In a medium where the term has become indelibly associated with lazy writing, you can imagine my consternation when LISA: The Painful RPG gave me a ‘moral choice’ about fifteen minutes in. Blithely trekking the wasteland of Olathe, rendered lifeless, lawless and without women since an apocalyptic event named the Great White Flash, my player character – Brad – was ambushed by an old childhood bully. There, I was given the choice to either hand over all my items, equipment and magazines – the game’s currency – or he’d kill the only party member I had, self-proclaimed “Lord of the Tutorial” Terry Hintz.
Terry was, frankly, useless. He hit for quite literally zero damage in combat, could only use a terrible healing skill and wore a really gross-looking leopard-print shirt. He had forced his way into my party for pretty spurious reasons, and kept on interrupting me with vaguely desperate dialogue. To recruit him, I’d had to kill a pathetically weak dog named Cheese Legs.
Would the game actually permanently kill one of my partners so early?
Meanwhile, I’d amassed a sizeable collection of mags, healing jerky and perfume, and a sweet poison-causing knife. Was this idiot really worth losing all of these good items in a game that so emphasised survival? And would the game actually permanently kill one of my party members so early? Dropping to 0 HP so far had only knocked characters unconscious, after all.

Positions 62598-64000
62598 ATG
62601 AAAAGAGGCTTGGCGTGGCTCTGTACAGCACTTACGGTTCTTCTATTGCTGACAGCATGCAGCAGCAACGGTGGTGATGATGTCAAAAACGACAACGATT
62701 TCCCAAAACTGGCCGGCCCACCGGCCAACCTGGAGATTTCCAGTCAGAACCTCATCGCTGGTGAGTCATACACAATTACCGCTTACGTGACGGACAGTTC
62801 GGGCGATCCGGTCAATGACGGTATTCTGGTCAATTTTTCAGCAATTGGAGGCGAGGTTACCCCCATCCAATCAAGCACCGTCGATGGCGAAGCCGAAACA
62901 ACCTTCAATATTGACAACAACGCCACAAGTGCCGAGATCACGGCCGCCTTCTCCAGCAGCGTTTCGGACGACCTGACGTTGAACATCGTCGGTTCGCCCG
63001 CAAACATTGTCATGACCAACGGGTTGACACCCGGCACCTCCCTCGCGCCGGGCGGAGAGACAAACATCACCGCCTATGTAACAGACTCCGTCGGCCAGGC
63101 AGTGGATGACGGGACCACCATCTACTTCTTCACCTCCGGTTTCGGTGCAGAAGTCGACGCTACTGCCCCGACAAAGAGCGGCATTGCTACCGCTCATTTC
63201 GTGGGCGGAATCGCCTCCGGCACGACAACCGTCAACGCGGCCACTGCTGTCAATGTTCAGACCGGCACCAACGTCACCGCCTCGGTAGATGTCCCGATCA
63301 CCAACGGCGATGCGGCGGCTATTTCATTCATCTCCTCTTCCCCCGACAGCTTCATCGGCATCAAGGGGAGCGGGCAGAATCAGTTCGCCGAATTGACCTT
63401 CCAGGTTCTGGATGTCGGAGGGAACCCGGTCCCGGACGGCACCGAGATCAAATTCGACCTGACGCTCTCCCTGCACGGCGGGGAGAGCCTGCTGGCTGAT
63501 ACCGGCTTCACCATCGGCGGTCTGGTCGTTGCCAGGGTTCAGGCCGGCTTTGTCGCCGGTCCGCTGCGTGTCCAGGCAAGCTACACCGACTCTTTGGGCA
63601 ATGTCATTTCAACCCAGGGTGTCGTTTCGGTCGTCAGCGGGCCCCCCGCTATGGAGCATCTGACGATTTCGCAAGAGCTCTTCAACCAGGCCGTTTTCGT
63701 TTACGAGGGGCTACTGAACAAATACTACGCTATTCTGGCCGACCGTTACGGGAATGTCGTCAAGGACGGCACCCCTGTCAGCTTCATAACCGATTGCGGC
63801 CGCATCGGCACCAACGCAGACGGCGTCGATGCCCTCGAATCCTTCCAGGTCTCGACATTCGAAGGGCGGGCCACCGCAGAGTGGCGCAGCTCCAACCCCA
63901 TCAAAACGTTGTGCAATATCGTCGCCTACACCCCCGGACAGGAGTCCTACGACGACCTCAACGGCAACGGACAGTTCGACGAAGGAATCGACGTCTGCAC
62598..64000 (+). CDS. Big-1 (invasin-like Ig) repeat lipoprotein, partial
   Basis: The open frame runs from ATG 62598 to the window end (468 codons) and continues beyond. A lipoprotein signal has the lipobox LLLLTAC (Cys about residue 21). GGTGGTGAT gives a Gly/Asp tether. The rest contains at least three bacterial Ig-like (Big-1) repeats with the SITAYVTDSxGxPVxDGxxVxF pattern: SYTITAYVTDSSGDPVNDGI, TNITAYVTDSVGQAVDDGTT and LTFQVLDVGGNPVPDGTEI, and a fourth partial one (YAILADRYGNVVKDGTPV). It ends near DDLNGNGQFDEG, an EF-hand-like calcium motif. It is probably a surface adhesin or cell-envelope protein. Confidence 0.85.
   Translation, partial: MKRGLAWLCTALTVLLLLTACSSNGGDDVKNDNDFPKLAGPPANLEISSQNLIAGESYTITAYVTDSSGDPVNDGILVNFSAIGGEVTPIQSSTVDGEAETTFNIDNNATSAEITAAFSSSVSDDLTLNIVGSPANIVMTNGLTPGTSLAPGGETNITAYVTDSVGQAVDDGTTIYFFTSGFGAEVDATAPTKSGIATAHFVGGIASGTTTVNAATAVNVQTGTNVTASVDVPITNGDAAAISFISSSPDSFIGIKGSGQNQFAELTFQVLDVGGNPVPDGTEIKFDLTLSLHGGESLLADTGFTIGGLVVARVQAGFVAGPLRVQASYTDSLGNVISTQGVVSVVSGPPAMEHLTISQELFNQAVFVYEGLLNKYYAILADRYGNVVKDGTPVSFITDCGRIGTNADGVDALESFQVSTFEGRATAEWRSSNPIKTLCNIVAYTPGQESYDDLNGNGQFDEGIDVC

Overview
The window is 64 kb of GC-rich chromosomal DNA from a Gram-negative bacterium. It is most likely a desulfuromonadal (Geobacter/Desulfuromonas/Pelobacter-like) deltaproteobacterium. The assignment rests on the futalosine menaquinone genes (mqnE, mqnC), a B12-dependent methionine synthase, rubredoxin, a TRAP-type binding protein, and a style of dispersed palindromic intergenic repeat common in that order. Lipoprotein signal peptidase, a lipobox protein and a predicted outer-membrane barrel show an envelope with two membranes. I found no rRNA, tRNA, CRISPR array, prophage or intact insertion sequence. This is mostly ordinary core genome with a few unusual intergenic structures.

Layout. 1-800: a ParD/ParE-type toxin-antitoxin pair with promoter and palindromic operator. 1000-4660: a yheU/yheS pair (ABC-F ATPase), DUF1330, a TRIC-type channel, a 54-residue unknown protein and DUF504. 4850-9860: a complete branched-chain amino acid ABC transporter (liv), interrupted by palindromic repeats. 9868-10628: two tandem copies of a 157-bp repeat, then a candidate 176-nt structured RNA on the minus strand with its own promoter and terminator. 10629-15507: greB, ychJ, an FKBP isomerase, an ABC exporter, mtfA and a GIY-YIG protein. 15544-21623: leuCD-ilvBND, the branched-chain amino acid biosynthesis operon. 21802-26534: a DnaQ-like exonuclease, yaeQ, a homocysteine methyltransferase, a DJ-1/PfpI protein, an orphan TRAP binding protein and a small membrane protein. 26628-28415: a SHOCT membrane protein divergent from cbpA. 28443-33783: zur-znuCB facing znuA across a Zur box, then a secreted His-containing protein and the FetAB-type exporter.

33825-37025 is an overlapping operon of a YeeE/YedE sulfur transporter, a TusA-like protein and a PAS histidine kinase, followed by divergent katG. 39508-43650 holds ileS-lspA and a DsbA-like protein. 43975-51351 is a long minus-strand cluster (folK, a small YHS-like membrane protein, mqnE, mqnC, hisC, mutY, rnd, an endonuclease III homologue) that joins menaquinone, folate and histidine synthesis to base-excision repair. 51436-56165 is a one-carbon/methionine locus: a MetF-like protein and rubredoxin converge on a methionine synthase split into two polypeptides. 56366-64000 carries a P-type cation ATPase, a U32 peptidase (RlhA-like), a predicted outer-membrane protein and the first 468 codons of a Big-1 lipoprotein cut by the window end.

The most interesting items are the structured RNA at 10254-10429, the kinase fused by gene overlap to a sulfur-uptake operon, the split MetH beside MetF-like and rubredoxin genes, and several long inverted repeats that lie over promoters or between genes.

So I called their bluff, and to my surprise Terry Hintz was indeed taken off-screen, never to be returned.
I was playing with one character now, and the implications hit hard. Turns out Terry wasn’t as useless as I’d thought. The game would end if I fell in battle, rendering all my reviving perfumes pointless. I had my sweet knife, but Brad, being a bare-knuckle fighter, couldn’t equip it.
When I saw the corpses of those Columbo’s gang had trampled through the guilt finally got to me and I took the coward’s way out: reloading my file, making the opposite choice. Even as my guilt was soothed, progression was no cakewalk. Without any jerky for healing or mags to buy more, even casual battles were staggeringly dangerous. I was struck by just how different the fight against Hoops Jardeen and his allies became with Terry but without food.
This is why I keep on returning to LISA: the way in which its choices change the game around them. It wasn’t a Telltale choice, little more than a well-dressed illusion. It wasn’t a Fallout choice, remedied by punching a puppy or giving water to a beggar. It wasn’t a Mass Effect choice, where all I chose was what flavour of ice cream I wanted in my ending slideshow. It was a choice that affected how I played, changing the very structure of the game around it. It stuck the knife in my bleeding-heart morality and twisted it in as Oak Tree Steve destroyed me in combat.
Rooster Coleman’s house is empty. I’m not sure if I can recruit him next run after what I did to him.